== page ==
Our Second-Day Summit Dispatch

Our Dance Teacher Summit's second day is in the books! As we gear up for day three, let's reflect back on some of Saturday's most memorable moments, from helpful seminars to the Capezio A.C.E. Awards and the presentation of our 2016 Dance Teacher Awards.

In her talk on a dance coach's most effective qualities, Cindy Clough mentioned that she has spies in her own dressing room--not because she's contemplating a career in the CIA, but because she wants to know what her parents are saying about her, so she can nip any issues in the bud.


At Summit ambassador Bonnie Schuetz’s seminar, owners and teachers offered up great ways to keep nine-, ten-, eleven- and twelve-year-olds invested at your studio. One innovative idea? Create a “Banana Split Club”: Students who achieve all three of their splits get a gift certificate to Dairy Queen and their name and the date on a studio bulletin board.

The competition panel offered a great way for studio owners to dialogue with directors of several competitions, like Headliners and NUVO. Danie Beck, the fearless moderator of this panel, joked about the recent trend of platinum, diamond and titanium award levels. “I don't even think bronze is produced anymore,” says Beck. “I think the ore has run out.”

We were so excited to honor Joanne Chapman, Pamela VanGilder, Claudio Muñoz, Kathleen Isaac and our Lifetime Achievement awardee, Robert Battle.


We were equally excited to see who would be named A.C.E. Award champion (with $15,000 toward the production of his or her full-length show!) and runner-ups. Congratulations to:

2nd runner ups: Tawnya Kuzia, for her innovative use of what looked like handheld stick-and-click lights in A Quiet Darkness and Mark Osborn and Justin Myles' stunning tap number, Long Train Running

1st runner up: Kate Harpootlian's humorous and, dare we say, perfectly polished ode to being a butler, Dignity

And the winner, Martha Nichols, for her fiercely fabulous, neon-clad, effortlessly-in-charge Tilted

Martha Nichols and her cast

Stay tuned for more photos soon!

We can't say enough how proud we are of our partnership with Gil Stroming and Break the Floor. His organization produces a truly amazing event to bring Dance Teacher magazine to life!

Don't miss a single issue of Dance Teacher.

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Securing the correct music licensing for your studio is an important step in creating a financially sound business. "Music licensing is something studio owners seem to either embrace or ignore completely," says Clint Salter, CEO and founder of the Dance Studio Owners Association. While it may seem like it's a situation in which it's easier to ask for forgiveness rather than permission—that is, to wait until you're approached by a music-rights organization before purchasing a license—Salter disagrees, citing Peloton, the exercise company that produces streaming at-home workouts. In February, Peloton settled a music-licensing suit with the National Music Publishers' Association out-of-court for an undisclosed amount. Originally, NMPA had sought $300 million in damages from Peloton. "It can get extremely expensive," says Salter. "It's not worth it for a studio to get caught up in that."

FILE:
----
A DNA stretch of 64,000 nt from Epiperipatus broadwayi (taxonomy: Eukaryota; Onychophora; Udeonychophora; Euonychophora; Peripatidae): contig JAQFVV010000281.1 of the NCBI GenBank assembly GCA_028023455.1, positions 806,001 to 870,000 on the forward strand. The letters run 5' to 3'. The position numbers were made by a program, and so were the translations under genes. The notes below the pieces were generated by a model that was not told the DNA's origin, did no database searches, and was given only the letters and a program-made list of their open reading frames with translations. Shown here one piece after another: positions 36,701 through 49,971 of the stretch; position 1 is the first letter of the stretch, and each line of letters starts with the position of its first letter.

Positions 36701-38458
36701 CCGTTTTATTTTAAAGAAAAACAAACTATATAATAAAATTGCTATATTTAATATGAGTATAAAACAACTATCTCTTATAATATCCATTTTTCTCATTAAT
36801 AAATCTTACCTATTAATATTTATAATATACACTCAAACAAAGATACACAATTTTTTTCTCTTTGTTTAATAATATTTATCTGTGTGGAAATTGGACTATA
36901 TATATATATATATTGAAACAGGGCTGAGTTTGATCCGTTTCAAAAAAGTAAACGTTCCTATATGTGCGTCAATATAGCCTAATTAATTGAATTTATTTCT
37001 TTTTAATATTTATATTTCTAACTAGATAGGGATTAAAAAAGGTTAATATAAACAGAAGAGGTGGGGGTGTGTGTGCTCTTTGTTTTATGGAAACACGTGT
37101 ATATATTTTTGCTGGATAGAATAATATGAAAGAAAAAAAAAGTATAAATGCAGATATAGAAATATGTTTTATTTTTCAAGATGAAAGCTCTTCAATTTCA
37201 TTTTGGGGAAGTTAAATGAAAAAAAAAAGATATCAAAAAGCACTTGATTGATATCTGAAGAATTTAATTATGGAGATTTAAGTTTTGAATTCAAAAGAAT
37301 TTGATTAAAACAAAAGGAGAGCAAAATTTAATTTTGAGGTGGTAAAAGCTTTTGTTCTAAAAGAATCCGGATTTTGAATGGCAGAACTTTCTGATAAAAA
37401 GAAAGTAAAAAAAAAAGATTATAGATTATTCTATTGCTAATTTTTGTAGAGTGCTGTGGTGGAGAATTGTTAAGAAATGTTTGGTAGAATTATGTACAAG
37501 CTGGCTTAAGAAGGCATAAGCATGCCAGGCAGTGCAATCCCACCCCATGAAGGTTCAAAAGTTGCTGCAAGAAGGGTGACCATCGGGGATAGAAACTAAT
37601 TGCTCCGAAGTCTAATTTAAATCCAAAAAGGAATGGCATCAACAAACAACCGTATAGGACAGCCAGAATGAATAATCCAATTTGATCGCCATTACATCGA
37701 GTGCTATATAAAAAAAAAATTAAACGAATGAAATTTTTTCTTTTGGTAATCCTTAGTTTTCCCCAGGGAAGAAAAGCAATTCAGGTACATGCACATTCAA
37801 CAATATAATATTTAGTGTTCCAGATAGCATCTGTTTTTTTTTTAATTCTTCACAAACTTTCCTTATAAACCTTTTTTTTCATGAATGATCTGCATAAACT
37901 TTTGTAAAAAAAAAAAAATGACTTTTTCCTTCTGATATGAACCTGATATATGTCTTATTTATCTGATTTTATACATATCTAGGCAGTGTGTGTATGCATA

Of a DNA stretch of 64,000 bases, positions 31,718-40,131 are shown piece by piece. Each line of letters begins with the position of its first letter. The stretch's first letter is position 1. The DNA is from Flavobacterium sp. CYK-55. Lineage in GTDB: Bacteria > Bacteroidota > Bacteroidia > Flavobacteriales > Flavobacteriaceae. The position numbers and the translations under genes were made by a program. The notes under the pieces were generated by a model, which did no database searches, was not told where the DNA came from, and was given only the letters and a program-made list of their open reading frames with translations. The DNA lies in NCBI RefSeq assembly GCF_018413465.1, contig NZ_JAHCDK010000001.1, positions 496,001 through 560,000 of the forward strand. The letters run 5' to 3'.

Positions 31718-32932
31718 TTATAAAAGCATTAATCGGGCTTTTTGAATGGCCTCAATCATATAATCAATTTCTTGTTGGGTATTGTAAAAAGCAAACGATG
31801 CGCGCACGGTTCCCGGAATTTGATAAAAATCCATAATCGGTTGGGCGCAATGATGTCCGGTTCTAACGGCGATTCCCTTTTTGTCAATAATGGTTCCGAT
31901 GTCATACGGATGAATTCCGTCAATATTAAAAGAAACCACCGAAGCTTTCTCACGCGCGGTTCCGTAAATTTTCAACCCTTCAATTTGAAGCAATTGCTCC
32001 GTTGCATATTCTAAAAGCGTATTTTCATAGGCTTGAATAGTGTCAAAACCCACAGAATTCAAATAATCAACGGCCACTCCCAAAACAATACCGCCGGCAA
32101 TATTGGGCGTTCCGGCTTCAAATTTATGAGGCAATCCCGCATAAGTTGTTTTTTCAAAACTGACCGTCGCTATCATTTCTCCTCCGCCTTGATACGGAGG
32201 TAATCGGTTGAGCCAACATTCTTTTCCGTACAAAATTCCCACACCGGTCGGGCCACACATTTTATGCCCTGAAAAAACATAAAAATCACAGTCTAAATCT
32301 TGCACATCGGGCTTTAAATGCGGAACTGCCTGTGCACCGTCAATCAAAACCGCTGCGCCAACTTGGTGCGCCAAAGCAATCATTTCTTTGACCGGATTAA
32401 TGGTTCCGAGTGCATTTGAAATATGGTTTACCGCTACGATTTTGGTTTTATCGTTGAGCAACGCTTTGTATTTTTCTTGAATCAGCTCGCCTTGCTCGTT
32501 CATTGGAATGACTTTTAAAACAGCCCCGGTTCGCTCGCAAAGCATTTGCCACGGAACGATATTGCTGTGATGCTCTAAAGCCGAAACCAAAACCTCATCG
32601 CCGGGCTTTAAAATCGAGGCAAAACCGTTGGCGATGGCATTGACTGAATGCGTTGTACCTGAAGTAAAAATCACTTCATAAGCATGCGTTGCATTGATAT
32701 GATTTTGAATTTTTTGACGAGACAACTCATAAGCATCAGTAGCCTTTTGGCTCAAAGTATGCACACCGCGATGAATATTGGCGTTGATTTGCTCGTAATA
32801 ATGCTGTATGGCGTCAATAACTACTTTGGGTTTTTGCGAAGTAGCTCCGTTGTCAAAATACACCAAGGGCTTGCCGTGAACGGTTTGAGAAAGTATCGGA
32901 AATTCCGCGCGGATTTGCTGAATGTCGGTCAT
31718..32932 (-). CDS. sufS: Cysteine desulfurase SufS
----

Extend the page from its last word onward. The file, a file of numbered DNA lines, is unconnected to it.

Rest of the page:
As you continue to explore a hybrid online/in-person version of your class schedule, it's crucial that your music licenses include coverage for livestreamed instruction—which comes with its own particular requirements. Here are some answers to frequently asked questions about music licensing—in both normal times and COVID times—as well as some safe music bets that won't pose any issues.

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Teaching Tips
A 2019 Dancewave training. Photo by Effy Grey, courtesy Dancewave

By now, most dance educators hopefully understand that they have a responsibility to address racism in the studio. But knowing that you need to be actively cultivating racial equity isn't the same thing as knowing how to do so.

Of course, there's no easy answer, and no perfect approach. As social justice advocate David King emphasized at a recent interactive webinar, "Cultivating Racial Equity in the Classroom," this work is never-ending. The event, hosted by Dancewave (which just launched a new racial-equity curriculum) was a good starting point, though, and offered some helpful takeaways for dance educators committed to racial justice.

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Higher Ed
The author, Robyn Watson. Photo courtesy Watson

Recently, I posted a thread of tweets elucidating the lack of respect for tap dance in college dance programs, and arguing that it should be a requirement for dance majors.

According to onstageblog.com, out of the 30 top-ranked college dance programs in the U.S., tap dance is offered at 19 of them, but only one school requires majors to take more than a beginner course—Oklahoma City University. Many prestigious dance programs, like the ones at NYU Tisch School of the Arts and SUNY Purchase, don't offer a single course in tap dance.

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